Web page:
The Audit CDM and Knowledge Graphs alone don’t change your audit methodology – they just give you more options. Using analytics tools on top of the Audit CDM and Knowledge Graphs can give your audit much more power. Unlike traditional sampling techniques, Engine B’s analytics solutions have a laser-like focus on the real risks – so if we find anomalies or items for consideration, we group them like-with-like and present them in context to allow auditors to only test what needs to be tested. This is a change in methodology which is completely standards-compliant, and which provides greater assurance, but without generating significant additional work.
Audit software for data ingestion
Part of the reason the auditor has more options by using Engine B’s Ingestion Engine is that, for the first time, it makes it realistic to bring in all of the data your client holds about their finance function.
Engine B is the only provider on the market extracting all of the data in your client’s ERP plus unstructured data (such as invoices or contracts) and conforming it into a Common Data Model, which you can then use with analytics tools of your choice. Once the data is out, you have complete control and you’re not tied to a specific company’s tools or environment. Because the data is conformed to a Common Model, it’s easy for the audit firm to secure new audits once a client is on Engine B, because their data is already prepped and ready for you. All the data stays with you or at the client, so you don’t have to worry about data stored in someone else’s cloud. And we’re the only tool that layers a Knowledge Graph on top of a data model, allowing you to analyse the relationships between data points and provide next-generation assurance.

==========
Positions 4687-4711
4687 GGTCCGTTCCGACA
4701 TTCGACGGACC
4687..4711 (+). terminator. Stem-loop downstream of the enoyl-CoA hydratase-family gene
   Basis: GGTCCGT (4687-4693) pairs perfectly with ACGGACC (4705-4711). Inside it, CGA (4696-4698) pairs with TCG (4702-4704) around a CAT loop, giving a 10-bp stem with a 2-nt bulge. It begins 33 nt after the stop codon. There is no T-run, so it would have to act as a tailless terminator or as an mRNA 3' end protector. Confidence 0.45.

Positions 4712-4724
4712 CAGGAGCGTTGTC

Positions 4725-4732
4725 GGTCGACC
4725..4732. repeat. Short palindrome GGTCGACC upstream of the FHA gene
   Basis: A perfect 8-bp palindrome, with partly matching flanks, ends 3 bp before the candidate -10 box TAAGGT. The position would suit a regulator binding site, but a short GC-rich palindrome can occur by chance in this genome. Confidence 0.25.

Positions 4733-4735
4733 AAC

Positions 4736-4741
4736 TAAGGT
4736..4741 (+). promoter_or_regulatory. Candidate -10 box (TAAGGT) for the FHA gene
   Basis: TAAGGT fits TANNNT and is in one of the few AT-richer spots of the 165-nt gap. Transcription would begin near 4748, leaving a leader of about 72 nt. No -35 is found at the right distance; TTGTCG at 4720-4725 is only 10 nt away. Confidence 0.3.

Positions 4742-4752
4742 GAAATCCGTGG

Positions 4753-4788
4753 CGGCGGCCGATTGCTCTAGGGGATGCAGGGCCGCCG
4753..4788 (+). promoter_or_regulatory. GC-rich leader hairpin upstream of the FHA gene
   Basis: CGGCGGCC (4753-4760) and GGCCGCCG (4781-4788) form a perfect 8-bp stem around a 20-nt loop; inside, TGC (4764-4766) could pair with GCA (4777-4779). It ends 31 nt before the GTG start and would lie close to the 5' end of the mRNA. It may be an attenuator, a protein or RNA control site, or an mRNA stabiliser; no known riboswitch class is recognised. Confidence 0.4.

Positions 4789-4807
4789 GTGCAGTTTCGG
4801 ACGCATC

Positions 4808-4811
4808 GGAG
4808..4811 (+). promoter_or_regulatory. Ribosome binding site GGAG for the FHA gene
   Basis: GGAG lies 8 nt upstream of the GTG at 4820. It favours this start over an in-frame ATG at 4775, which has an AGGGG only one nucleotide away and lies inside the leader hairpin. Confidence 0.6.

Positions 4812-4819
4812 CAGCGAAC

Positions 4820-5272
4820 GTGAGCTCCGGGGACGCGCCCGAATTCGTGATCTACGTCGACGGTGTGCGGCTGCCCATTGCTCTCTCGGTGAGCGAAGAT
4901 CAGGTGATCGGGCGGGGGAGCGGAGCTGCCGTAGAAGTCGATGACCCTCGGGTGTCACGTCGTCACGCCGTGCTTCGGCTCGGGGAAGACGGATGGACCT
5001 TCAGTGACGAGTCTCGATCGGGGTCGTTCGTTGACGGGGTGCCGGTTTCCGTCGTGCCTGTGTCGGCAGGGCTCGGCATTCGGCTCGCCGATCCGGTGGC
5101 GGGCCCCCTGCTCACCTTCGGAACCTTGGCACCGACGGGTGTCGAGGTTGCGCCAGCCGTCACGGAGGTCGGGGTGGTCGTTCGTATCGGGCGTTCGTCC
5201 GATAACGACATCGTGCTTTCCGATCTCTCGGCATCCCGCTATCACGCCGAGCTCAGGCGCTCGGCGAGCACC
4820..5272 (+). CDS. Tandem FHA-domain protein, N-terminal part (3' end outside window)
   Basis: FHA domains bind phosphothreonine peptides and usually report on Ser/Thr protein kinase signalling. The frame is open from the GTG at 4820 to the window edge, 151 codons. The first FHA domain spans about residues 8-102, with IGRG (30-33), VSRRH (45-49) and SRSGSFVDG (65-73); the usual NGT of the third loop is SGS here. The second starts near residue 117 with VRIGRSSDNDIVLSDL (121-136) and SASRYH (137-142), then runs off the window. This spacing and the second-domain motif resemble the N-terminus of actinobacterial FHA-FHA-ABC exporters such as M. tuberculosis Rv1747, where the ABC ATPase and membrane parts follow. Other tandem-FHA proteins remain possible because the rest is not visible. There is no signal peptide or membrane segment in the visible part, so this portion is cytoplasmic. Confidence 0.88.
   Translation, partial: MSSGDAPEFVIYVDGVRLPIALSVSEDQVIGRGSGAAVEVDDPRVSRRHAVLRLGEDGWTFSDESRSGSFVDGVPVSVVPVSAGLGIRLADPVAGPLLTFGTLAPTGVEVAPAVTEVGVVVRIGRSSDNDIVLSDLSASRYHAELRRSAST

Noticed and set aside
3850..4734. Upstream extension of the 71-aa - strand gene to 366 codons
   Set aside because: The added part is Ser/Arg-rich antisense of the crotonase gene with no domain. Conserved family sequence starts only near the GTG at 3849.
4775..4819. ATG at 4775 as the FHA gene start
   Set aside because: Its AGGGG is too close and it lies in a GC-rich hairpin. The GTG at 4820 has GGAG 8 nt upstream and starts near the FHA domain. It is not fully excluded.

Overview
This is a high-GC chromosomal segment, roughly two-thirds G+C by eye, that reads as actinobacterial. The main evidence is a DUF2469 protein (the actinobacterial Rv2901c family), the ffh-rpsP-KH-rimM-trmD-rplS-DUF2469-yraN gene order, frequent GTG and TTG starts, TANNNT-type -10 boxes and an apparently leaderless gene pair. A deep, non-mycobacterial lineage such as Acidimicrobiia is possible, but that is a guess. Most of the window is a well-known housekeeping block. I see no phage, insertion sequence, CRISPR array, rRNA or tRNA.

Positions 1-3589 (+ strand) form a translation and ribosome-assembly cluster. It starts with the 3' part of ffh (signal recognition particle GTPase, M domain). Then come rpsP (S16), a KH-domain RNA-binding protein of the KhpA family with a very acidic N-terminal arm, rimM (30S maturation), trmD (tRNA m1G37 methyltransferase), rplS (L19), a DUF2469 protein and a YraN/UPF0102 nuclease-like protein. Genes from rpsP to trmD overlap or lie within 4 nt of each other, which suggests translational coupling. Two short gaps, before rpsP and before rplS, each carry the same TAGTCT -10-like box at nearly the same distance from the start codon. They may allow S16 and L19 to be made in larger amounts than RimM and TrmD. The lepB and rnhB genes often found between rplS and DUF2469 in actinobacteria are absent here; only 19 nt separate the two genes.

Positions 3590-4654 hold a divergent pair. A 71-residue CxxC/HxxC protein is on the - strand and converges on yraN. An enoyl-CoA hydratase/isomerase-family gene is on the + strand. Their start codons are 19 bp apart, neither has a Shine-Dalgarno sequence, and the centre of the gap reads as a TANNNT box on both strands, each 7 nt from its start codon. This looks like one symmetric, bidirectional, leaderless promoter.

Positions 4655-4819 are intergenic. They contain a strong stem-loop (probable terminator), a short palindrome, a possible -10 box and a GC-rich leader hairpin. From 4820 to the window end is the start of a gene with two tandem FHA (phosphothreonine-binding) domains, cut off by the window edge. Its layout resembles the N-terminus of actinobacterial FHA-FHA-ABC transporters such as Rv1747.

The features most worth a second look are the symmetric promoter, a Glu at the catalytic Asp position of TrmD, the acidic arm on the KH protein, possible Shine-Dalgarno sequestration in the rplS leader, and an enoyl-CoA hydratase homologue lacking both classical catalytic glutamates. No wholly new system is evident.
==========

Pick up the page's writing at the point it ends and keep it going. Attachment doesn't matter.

A turning point – It’s time for industry-wide transformation
We know there remains a large proportion of auditors still reliant on sampling and resistant to change. But technology is here and here to stay. The risks associated with sampling and a string of high profile audit failures mean the profession can no longer count on this method to deliver the audit quality demanded by today’s clients, regulators and wider public. Yes, the volume of work required to test every item was once unreasonable, so sampling was chosen to solve this problem. But now, audit software in the shape of technologies like Engine B’s Knowledge Graphs and Audit Common Data Model, can do better allowing for 100% testing and producing a more reliable audit. For firms choosing to move quickly and adopt good quality, tech-driven audits, there’s no end to the efficiency, assurance and quality the profession can deliver.
The question for audit firms is not, should we replace sampling with technology, but more when?
Find out what Engine B’s audit software is doing differently by downloading our ultimate comparison guide to audit technology.